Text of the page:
Recently, I appear to be placing an increasing premium on not only my overall consumer experience, but also the consistency of that experience.
A few weeks ago, I decided that I would finally upgrade my iPad (just a few months after deciding to upgrade my iPhone). I knew I would be taking at least a day off work on New Year’s Day, which would give me the time to allow for any device-switching issues.
I walked into my local Apple Store (an Apple Store that rarely closes) knowing exactly what I wanted. I thought that I would be out the door in less than half an hour, even on New Year’s Eve. I had good reason to believe that, based on my prior experiences purchasing Apple devices.
My experience was not as seamless as I’d hoped, to say the least.
I hear people complaining too often about real estate experiences they would never inflict on their worst enemy. Less often, I hear about experiences that people would repeat over and over again, using the same agent.
During Agent Reboot at Real Estate Connect New York last week, there was a lot of discussion about experience, consistency of experience and setting expectations.
I briefly peeked over at the Broker War Room Twitter feed, and I noted undertones of the same, but from a brokerage perspective (I wish that I had been able to send my Gemini twin in there!)
One of the most extraordinary (and simultaneously frustrating) things about real estate is that there are seemingly infinite ways to do business and models to use — but the single common element should, in theory, be providing consumers with the best experience for their needs. On top of that, in the current day and age, there are many ways to do so in a manner that is both efficient in terms of times as well as economics.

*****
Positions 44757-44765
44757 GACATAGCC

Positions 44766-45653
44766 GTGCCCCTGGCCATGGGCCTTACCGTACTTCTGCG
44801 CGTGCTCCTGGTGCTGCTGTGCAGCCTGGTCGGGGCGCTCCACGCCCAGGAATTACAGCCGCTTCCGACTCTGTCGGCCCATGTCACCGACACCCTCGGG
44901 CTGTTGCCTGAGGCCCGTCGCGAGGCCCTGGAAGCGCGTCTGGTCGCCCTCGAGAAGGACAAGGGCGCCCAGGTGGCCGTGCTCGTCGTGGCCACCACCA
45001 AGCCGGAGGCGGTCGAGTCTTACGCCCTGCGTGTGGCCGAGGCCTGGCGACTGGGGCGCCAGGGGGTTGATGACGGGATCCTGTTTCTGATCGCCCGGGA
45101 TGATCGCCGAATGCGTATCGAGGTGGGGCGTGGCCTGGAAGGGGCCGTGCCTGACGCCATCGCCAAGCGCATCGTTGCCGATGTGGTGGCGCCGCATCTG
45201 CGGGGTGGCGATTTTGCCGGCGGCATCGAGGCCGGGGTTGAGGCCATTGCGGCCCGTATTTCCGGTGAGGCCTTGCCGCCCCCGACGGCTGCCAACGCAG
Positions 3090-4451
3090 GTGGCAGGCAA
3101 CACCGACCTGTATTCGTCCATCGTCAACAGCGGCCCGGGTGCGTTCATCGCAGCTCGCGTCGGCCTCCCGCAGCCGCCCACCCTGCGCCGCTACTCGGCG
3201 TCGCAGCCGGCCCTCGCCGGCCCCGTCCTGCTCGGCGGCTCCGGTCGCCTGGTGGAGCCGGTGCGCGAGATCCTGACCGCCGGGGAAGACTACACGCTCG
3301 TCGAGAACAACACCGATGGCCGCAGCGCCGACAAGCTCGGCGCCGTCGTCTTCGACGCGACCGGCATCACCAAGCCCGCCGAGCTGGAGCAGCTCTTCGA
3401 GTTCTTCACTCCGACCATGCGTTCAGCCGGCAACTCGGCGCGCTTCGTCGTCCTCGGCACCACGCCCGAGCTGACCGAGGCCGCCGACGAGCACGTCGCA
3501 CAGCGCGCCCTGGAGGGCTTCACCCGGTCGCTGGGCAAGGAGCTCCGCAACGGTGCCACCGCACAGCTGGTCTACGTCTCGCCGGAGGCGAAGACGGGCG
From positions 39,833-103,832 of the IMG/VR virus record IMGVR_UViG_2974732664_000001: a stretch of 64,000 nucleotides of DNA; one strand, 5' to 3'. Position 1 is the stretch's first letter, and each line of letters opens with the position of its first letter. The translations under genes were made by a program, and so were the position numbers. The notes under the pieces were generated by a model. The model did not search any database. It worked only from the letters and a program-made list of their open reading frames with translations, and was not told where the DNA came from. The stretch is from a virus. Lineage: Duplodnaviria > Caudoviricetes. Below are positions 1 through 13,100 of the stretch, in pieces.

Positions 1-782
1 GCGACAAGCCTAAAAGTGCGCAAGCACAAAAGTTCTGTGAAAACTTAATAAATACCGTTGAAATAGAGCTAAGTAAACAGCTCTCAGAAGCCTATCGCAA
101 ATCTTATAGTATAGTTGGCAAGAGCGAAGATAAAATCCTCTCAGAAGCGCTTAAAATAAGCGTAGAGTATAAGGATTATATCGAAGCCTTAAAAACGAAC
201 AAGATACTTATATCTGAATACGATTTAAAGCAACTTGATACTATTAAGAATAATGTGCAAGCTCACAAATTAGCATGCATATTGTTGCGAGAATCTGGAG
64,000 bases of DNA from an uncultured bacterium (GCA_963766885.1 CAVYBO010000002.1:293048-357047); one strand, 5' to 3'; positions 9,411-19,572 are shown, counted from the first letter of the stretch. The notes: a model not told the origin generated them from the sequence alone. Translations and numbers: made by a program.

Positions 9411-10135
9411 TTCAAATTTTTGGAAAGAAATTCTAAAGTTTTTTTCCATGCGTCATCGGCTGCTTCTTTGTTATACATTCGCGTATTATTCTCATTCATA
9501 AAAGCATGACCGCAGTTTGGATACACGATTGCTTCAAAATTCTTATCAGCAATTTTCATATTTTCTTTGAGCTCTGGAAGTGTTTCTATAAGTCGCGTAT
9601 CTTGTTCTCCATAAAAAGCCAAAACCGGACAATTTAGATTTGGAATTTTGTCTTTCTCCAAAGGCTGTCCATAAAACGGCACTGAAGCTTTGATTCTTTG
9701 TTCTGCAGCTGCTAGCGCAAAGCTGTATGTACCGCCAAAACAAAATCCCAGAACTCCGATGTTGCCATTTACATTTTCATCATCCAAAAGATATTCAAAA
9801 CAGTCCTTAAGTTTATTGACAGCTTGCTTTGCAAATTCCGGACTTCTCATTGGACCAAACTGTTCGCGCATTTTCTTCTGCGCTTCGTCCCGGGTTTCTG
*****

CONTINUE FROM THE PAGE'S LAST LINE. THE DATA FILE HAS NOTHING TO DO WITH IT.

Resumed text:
Around this time last year, I was in a different place professionally. I was shocked after my recent inclusion in the Inman 100 list, shocked to have spoken at Connect again. More importantly, perhaps, I was once again re-engineering critical areas of my business and my life.
After a year of continuing shifts, including switching brokerages, I know that few things incite fear like change. I took a step back to evaluate my business, and my predominantly referral-based book of business speaks to the consistent experience that I provide to my clients and colleagues.
Does technology play a role in that uniform experience? Absolutely. Is it the starring role? No, it’s hardly more a supporting role. Technology allows me to distinguish between availability and accessibility — a critical conversation that is a part of any initial client consultation.
In the days, hours and minutes leading up to Connect, New York was under a blizzard watch. It was fascinating to observe the lengths to which people were willing to go to get to the event. It was moving to watch other attendees offering advice and assistance freely. It was wonderful to see the Inman team helping to facilitate and assist along the way.
Along the way, we have hopefully striven to provide consistency of experience for consumers in real estate transactions, both from an agent perspective and from the brands and brokerages, whether independent or part of an international franchise. Valerie Garcia aptly noted during her Agent Reboot kickoff presentation that we must think of all the areas in life where we expect consistency of experience — from food to automobiles. And real estate, too.
If you’ve been to Real Estate Connect, then you understand the consistent experience, platform and community that Inman provides at each event. It’s an experience so consistently on-target that attendees will literally walk through snow to take a seat at the table.
Do you deliver that kind of experience?
When not walking her dog, enjoying a cocktail or wearing fun patterns, Nicole Beauchamp — a born-and-bred Manhattanite — is a resource for friends, colleagues and clients who have decided to make New York their home.